Sunday, November 4, 2012

(S)HELL: Drilling in the UpChukchi Sea

     What is truly sad is this was created on the assumption that there will be the inevitable "accident" at some point in the foreseeable future. We haven't learned anything yet have we? The corporate logos might change, and different players take the stage, but the end result will always be the same. We shit where we eat, and the writing is on the wall (note: local Alaskan blogs What Do I Know and Progressive Alaska seems to be the only voices crying out in the literal wilderness about this). There's a perverse, grim feeling that we've seen this before, as the inexorable progression of events unfold.

     Also bittersweet in is that this is (was) my final panel to appear within the pages of a long-running independent voice in Alaska media: after fourteen years of fomenting uppityness,The Ester Republic is unfortunately folding with this last issue (volume 14 no. 5 issue 150). My deepest thanks and best wishes to one of the greatest publishers I've had the sincere luck to have worked with, Her Editorshipness Deirdre Helfferich. I am truly humbled to have been afforded the opportunity over these many years to have been a part of such a progressive voice in the Interior, and will always be proud to list "staff cartoonist" on my resume. Thank you... Ich bin Ihnen sehr dankbar!

     I had this particular design on the back burner for months, playing around with the concept of a "Shell game" etc. At some point while researching about the arms race I saw a graphic on an Amnesty International (speakers of truth-to-power for corporate accountability whose whose campaigns are one of the singlemost prominent vocal activism) poster that mirrored my initial idea, but goes in a different (simpler) direction. What is crucial to my take is the manipulation of text: a visual metaphor for the brutal and catastrophic impact these disasters have.

     A secondary inspiration - or. more to the point, motivation - came from the presidential primaries for Republican candidates, specifically Rick Santorum. This specious asshole distinguished himself amongst an already impressively stupid field of ignorant anti-science acolytes by spewing idiocies like “Unlike the Earth, we’re intelligent, and we can actually manage things.”

Wikipedia: More accurate than you really know.

     My entire environmental philosophy basically boils down to this: public restrooms. Presumably not just my personal experience in men’s rooms - while I can’t vouch for the opposite sex, I’ll assume the same holds true regardless of gender. This sweeping overgeneralization is purely based on conjecture, as evidenced by the overwhelming majority of times I've gone to bathrooms across America - from rest-stops to restaurants - it is always prudent to check the toilet seat first. Usually you'll have to wipe it off before sitting down, as chances are someone else's urine (at best) will be all over the place. Point being: left to their own recognizance, human beings will always shit and piss all over everything without any regard whatsoever for anybody else. Thus we as a species, the social animal, will always need regulatory agencies, because left to our own devices, it’s always fuck the next guy in line.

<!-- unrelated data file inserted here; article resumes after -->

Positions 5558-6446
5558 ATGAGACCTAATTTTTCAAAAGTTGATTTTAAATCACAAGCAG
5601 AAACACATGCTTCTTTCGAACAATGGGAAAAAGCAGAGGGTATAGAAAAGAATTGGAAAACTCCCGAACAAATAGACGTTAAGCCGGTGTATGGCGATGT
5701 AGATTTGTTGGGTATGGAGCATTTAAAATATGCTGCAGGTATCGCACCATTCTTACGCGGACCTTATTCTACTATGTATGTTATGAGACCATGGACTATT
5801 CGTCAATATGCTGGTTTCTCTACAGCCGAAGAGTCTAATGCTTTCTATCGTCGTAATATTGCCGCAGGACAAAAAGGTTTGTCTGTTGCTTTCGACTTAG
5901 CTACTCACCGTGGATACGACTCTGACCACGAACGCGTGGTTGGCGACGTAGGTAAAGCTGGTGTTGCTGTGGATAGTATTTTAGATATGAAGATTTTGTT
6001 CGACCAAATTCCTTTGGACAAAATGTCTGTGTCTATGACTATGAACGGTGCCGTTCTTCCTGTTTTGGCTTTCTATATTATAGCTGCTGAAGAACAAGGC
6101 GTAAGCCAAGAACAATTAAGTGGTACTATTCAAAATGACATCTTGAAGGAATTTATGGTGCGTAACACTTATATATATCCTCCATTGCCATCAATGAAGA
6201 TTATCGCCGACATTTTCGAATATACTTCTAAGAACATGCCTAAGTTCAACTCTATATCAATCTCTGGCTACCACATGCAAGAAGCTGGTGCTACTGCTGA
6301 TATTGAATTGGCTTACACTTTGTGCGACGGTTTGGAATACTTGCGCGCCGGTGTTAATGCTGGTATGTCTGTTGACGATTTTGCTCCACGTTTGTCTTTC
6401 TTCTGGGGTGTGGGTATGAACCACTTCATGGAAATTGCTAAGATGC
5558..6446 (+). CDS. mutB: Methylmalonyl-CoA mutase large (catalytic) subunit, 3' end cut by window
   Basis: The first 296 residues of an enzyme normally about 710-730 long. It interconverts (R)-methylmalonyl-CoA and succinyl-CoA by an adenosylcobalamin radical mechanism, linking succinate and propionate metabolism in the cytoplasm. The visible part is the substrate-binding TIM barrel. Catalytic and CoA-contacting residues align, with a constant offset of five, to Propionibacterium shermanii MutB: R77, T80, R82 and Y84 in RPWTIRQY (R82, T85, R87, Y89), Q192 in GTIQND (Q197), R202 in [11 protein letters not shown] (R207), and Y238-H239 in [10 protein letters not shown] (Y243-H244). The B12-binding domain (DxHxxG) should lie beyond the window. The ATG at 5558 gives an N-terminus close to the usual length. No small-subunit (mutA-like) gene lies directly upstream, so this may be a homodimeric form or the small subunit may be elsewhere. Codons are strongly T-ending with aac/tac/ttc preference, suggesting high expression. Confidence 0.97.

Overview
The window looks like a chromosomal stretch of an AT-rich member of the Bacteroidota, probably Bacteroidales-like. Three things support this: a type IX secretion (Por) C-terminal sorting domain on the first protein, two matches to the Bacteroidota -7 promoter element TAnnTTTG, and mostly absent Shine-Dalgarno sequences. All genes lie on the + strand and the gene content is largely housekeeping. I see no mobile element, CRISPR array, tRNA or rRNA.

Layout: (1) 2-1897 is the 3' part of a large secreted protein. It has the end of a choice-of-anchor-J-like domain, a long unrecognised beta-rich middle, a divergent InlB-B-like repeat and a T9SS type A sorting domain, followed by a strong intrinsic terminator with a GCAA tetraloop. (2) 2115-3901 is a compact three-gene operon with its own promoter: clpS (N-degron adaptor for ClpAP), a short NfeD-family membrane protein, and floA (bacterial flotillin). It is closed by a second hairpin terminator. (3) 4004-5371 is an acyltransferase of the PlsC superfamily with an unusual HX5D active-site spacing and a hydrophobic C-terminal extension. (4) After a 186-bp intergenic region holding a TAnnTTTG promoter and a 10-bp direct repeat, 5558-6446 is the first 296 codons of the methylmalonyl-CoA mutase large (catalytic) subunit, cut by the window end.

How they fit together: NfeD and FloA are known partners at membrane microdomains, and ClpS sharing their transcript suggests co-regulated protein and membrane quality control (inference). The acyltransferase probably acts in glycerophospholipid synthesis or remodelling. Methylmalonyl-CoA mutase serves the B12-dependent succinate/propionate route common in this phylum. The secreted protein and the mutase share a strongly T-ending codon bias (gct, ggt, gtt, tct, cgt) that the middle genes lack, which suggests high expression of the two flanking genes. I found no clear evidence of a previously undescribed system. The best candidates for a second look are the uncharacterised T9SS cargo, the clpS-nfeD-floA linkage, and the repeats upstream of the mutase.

And speaking of bathrooms, any cabin-dweller who uses an outhouse cannot ever honestly deny the exponential effect one solitary human being has upon the environment over the course of just a couple years. In other words, the shit piles up. I'll never forget helping a friend out at his homestead dig an outhouse hole and listening to him get excited about his fiance's plans on whelping at least five children. Sweating and leaning on a shovel at the bottom of a five-foot deep pit was a good time to point out that I for one would not be volunteering to dig that many holes, not to mention how this population explosion would affect the pristine water quality of their lake.

     And so it is with this selective editing of our individual impact that the collective anthropocentric myopia our species continues to sow the planet with the seeds of its our demise.
The systemic loss of biodiversity – especially the large-scale die-off of amphibians on a global scale, which by itself represents an alarming and literal canary in the coalmine scenario. From the rampant abuse of antibiotics through factory farming resulting in drug-resistant strains of germs, to the pollution of the oceans and seas and the wholesale depletion of its species, human activity is exacting a terrible toll on the place we live.

1 comment:

  1. Humans mistake themselves for a highly advanced species because they have developed numerous complex languages (even though most of us just use the profanity and a few favorite cliches), immensely destructive technology and a rich and varied menu of foods that are bad for us. We invented smoking, but not getting drunk. We can take submarines to the depths of the ocean and primitive spacecraft to the nearest bus stop outside our atmosphere. Yet through it all we still take inordinate joy in producing offspring because our instincts as animals tell us that most of them will die long before they reach sexual maturity. We play dominance games to increase the chances that we'll get the most food and pass on lots of our genetic material.

    We're not as smart as we think we are. The smartest among us realize that.